Charles Lyell, Principles of Geology, vol. III, Londres, John Murray, 1830, p. 232-233.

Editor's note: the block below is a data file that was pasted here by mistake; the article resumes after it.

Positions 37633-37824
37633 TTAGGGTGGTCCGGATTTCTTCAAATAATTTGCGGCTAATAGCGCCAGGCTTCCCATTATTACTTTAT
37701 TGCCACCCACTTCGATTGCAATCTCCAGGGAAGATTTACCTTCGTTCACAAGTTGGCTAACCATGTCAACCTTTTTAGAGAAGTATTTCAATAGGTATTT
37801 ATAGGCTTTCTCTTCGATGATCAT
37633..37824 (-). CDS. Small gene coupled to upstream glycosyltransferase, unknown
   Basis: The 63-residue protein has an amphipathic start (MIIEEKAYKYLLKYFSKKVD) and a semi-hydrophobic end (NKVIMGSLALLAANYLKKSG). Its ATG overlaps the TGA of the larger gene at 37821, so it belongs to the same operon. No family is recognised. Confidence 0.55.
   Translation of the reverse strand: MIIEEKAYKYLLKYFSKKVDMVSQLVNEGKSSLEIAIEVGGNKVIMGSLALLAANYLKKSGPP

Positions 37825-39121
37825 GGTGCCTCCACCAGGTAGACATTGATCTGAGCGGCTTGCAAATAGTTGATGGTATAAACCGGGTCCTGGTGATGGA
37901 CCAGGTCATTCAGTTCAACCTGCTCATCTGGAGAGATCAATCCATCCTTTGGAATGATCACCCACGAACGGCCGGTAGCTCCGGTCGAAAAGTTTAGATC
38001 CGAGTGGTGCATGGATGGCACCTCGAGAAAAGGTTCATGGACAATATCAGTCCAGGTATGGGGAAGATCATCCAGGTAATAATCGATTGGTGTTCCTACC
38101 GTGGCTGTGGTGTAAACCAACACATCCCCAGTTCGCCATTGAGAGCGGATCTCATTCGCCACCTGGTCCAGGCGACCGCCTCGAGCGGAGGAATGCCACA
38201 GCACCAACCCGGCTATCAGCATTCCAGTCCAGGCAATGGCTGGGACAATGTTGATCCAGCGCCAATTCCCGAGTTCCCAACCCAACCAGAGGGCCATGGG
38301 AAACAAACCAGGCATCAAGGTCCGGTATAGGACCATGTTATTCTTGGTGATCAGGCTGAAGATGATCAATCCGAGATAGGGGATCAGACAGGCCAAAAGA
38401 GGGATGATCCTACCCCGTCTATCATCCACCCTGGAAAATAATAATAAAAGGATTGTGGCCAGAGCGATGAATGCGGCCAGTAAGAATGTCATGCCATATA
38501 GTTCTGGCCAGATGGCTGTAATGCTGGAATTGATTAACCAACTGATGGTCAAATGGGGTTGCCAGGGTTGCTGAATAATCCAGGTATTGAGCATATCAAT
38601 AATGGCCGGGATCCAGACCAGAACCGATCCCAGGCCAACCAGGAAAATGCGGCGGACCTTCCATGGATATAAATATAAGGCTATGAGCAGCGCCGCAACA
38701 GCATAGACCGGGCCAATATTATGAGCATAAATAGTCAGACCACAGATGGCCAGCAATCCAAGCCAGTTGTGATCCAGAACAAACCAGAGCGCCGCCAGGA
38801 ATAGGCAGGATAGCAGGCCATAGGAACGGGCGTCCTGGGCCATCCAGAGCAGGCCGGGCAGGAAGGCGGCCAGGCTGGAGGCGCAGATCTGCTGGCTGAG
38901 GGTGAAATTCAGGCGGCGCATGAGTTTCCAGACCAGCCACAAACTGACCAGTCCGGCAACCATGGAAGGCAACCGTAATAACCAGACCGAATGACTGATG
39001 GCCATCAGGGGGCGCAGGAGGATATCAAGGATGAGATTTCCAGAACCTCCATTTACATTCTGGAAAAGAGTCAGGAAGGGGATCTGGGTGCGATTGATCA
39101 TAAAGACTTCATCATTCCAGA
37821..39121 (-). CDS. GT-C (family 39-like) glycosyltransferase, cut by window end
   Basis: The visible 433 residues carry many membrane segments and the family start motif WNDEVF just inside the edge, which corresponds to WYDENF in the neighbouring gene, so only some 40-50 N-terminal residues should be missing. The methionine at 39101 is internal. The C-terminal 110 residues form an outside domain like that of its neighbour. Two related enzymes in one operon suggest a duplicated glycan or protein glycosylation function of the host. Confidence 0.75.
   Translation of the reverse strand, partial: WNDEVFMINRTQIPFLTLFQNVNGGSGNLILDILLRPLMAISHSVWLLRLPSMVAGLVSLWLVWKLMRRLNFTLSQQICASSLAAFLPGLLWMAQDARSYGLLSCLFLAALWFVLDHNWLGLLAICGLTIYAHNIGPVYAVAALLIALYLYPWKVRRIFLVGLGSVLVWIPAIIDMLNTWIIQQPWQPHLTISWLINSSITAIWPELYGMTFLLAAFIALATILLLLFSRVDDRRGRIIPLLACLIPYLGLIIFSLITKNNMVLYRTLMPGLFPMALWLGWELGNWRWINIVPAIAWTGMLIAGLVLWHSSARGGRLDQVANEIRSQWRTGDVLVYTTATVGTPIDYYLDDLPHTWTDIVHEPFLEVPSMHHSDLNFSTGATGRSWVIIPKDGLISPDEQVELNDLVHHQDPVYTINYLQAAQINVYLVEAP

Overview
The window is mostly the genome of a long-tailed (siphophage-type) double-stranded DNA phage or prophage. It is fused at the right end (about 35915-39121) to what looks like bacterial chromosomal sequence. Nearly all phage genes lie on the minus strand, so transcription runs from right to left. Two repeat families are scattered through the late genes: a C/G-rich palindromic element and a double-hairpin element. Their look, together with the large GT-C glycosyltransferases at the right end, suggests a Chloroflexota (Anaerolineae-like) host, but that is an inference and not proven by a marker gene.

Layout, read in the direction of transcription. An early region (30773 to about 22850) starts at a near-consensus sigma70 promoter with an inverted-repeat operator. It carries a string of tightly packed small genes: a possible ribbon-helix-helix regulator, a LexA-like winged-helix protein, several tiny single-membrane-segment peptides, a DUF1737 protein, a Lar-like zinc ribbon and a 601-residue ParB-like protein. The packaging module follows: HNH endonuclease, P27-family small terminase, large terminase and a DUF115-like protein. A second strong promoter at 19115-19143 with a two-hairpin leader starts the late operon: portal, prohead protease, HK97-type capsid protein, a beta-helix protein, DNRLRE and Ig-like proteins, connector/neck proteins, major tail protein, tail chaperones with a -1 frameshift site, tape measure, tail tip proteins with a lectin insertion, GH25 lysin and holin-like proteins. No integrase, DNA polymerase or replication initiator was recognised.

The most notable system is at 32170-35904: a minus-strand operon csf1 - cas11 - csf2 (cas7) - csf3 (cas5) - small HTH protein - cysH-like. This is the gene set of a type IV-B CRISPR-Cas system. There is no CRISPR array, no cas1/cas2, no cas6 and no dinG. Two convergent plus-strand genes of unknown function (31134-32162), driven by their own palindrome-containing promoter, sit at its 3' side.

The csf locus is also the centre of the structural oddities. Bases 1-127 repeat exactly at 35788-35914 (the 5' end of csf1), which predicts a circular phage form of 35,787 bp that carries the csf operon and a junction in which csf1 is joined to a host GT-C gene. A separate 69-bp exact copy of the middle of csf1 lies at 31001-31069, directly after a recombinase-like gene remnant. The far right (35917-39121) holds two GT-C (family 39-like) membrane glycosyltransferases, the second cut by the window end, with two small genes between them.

Indusial limestone.- There is another remarkable form of frehs-water limestone in Auvergne, called « indusial », from the cases, or indusiae, of the larvae of Phryganea, great heaps of which have ben encrusted, as the lay, by hard travertin, and formed into a rock. We may often see, in in our ponds, some of the living species of these insects, covered with small freh-water shells, which they have the power of fixing to the outside of their tubular cases, in order, probably, to give them weight and strenght. It appears that, in the same manneer, a large species which swarmed in the Eocene lakes of Auvergne, was accustomed to attach to its dwelling the shells of a spiral univalve of the genus Paladina. A hundred of these minute shells are somethimes seen arranged around one tube, part of the central cavity of which is still occasionally empty, the rest being filled up with thin concentric layers of travertin. When we consider that ten or twelve tube are packed within the compass of a cubic inch, and that some single strate of this limetone are six feet thick, and may be traced over a considerable area, we many form some idea of the countless number of insects and mollusca which contributed their integuments and shells to compose this singularly constructed rock. It is unnecessary to suppose that the Phryganea lived on the spots where their cases are now found ; they made have multiplied in the shallows near the margin of the lakes, and their buoyant cases may have been drefted by a current far into the deep water.